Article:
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02 May 2018 Photo Charl Devenish
South Campus UAP celebrates 27 years of access to education
Mr Francois Marais, Prof Kalie Strydom, Prof Daniella Coetzee (South Campus Principal), Prof Francis Petersen, Dr Nthabeleng Rammile (Vice-Chairperson of the UFS Council), and Dr Khotso Mokhele (Chancellor of the UFS).

More than 27 years ago, international funding from the Human Sciences Research Council and Anglo American was put to an unusual use for that time. Prof Kalie Strydom’s research unit at the University of the Free State (UFS) was tasked with reviewing how institutional missions would change in the new South Africa. Prof Strydom worked closely with surrounding communities in Bloemfontein to develop a bridging course which would help students who showed potential to access tertiary education, although they did not meet the requirements. His vision brought to birth the University Access Programme (UAP), as it is known today, which is hosted on the UFS South Campus, and is still providing unique access to higher-education institutions in South Africa.

People with a passion for human development
March 2018 saw the 27th anniversary of this remarkable initiative, which has given a second chance to over 18 000 students. Special guests at the event included Prof Strydom, Mr Francois Marais, and representatives from the Department of Higher Education and Training and Investec’s corporate social investment office.

Dr Sonja Loots, researcher in the UFS Centre for Teaching and Learning (CTL), singled out two key individuals in the formation of the UAP: Prof Kalie Strydom, who initiated the programme, and Mr Marais, who has been Director of the UAP since its inception. Dr Loots highlighted one of the driving forces behind Prof Strydom’s perseverance, vision, and determination with the UAP by quoting from an interview with him for an upcoming book on student access and success. He said, “It was a decision based on principle … to be part of the solution to a better country.”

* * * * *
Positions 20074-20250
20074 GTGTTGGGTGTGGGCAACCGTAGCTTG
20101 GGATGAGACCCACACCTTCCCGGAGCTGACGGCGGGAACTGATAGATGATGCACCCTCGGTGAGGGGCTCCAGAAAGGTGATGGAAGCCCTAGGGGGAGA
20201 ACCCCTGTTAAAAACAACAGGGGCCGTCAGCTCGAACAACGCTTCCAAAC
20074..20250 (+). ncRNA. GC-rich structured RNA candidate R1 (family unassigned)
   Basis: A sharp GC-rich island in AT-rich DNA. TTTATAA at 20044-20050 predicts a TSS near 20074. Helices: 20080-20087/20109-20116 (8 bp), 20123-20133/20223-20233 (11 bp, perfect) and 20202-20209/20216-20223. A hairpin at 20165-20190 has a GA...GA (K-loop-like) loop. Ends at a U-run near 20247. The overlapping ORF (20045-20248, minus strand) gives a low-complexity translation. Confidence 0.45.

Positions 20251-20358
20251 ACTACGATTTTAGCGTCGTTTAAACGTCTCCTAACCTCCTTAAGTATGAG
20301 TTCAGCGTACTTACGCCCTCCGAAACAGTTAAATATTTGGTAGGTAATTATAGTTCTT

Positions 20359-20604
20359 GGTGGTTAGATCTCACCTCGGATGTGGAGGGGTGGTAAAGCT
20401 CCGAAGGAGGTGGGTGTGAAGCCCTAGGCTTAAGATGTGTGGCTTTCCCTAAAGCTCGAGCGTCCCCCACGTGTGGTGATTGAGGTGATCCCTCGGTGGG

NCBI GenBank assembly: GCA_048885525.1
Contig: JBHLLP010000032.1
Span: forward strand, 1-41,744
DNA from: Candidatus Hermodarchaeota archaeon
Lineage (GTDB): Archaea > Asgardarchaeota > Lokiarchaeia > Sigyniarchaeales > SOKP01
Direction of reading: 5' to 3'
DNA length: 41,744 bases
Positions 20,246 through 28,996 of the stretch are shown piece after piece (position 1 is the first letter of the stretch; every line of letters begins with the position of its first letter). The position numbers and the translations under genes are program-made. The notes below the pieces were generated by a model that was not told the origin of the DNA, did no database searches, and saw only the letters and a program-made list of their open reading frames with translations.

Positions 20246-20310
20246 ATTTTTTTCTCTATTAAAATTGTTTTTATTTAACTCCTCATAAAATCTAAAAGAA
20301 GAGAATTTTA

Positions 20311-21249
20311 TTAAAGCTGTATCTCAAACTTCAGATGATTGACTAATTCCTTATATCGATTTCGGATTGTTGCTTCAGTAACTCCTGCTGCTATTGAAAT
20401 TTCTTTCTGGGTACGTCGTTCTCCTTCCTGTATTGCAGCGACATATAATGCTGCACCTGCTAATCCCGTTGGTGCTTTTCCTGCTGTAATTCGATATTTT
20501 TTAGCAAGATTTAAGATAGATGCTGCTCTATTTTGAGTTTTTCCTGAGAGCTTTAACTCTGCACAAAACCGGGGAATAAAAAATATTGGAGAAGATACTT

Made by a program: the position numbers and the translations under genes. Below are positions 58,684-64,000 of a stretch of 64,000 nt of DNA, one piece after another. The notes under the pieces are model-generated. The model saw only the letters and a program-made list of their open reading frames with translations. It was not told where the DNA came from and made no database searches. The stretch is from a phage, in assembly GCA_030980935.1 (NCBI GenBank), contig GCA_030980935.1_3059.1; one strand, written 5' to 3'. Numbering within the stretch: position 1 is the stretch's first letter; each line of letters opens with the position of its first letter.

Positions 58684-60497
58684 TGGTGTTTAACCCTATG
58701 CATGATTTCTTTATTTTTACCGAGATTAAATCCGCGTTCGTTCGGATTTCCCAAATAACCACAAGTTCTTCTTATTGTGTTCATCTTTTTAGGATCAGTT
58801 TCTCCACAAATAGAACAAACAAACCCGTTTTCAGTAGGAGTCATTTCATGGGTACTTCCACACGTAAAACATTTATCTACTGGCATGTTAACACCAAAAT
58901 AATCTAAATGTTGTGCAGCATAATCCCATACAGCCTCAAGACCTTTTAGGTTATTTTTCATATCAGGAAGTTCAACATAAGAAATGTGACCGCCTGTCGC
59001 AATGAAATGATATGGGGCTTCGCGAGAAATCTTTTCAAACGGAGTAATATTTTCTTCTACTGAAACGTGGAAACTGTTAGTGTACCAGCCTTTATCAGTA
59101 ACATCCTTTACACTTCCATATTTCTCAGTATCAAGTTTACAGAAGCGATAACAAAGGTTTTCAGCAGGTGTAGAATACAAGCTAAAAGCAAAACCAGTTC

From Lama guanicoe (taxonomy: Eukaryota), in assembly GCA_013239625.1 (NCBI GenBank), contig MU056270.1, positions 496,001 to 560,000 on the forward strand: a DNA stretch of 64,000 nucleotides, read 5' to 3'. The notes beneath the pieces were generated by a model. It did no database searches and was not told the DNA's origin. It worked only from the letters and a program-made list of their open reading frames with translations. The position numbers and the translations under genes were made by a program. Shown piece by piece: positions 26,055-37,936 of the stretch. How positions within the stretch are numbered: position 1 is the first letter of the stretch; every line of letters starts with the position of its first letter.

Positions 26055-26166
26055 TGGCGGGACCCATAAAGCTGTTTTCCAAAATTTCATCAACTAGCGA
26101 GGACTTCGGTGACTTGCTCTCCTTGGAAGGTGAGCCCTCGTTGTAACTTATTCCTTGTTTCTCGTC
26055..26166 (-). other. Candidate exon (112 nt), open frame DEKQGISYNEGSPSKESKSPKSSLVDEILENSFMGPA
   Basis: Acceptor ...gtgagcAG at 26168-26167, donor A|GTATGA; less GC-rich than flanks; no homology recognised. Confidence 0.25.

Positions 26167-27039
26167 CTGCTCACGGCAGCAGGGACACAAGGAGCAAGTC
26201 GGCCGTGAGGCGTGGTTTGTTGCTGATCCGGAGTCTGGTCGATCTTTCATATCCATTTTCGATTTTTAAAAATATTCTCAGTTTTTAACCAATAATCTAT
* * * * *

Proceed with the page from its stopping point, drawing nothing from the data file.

Access and success still an issue today
In his presentation on the “Importance of Access”, Prof Francis Petersen, Rector and Vice-Chancellor of the UFS, pointed out the vital role of access in South Africa, especially the value it offers for the betterment of the country’s people. However, he said that student success is also an issue, and institutions need to be accountable for it. Quoting Prof John Martin of the University of Cape Town’s Faculty of Engineering, “We must be flexible on access, but robust on success.” Only by “closing the loop” in this way, can the UFS and other higher-education institutions ensure a valuable contribution to the economy of the country.

News Archive

Third NRF A-rated researcher for UFS
2017-02-03

Description: Prof Jansen, NRF A-rated researcher  Tags: Prof Jansen, NRF A-rated researcher

Prof Jonathan Jansen, senior researcher at the UFS
Faculty of Education, recently joined two other
UFS researchers as NRF A-rated researchers.
They from the left are: Profs Melanie Walker, Maxim Finkelstein
and Jansen.
Photo: Charl Devenish

The University of the Free State received its third A-rating from the National Research Foundation (NRF) when Prof Jonathan Jansen was awarded an A2-rating.

Prof Jansen is a Senior Research Professor in Education secondary research field and field of specialisation: Development education and Curriculum theory at the UFS Faculty of Education and Fellow at the Center for Advanced Studies at Stanford University in the US.

Prof Jansen’s rating follows P-rating
Prof Jansen’s rating also adds to the recent P-rating awarded to Dr Daniel Spence, a postdoctoral Research Fellow at the International Studies Group. In receiving the rating, the UFS became the only university in South Africa with a P-rated researcher in History.

P-ratings are given to young researchers, usually under the age of 35, who have the potential to become leaders in their field. Researchers in this group are recognised by all, or the overwhelming majority of, reviewers, as having demonstrated the potential to become future international leaders. 

“Obtaining another A-rating is indicative of the university’s drive to enhance its research profile – nationally as well as internationally. I am thankful to our scholars for their commitment to the rating process and look forward to receive the results of this year’s ratings,” said Prof Corli Witthuhn, Vice-Rector: Research at the UFS.   

Total number of researchers increased
The UFS has also upped the ante with regards to its total number of NRF-rated researchers during the latest rating and evaluation with an increase from 127 in 2015 to 149 rated researchers in 2016.

In 2015, Prof Maxim Finkelstein from the Department of Mathematical Statistics and Actuarial Science, and Prof Melanie Walker, Senior Research Professor and Director of the Centre for Research on Higher Education and Development, were given A-ratings.

Prof Finkelstein’s rating then made him the only A-rated researcher in ‘Probability and Statistics’ regarding Mathematical Sciences in the country. Prof Walker was evaluated and graded in the division for Research, Innovation Support and Advancement.

According to the NRF, A-rated researchers are “unequivocally recognised by their peers as leading international scholars in their field for the high quality and impact of their recent research outputs”.

 

The rating of individuals is based primarily on the quality and impact of their research over the past eight years.

 

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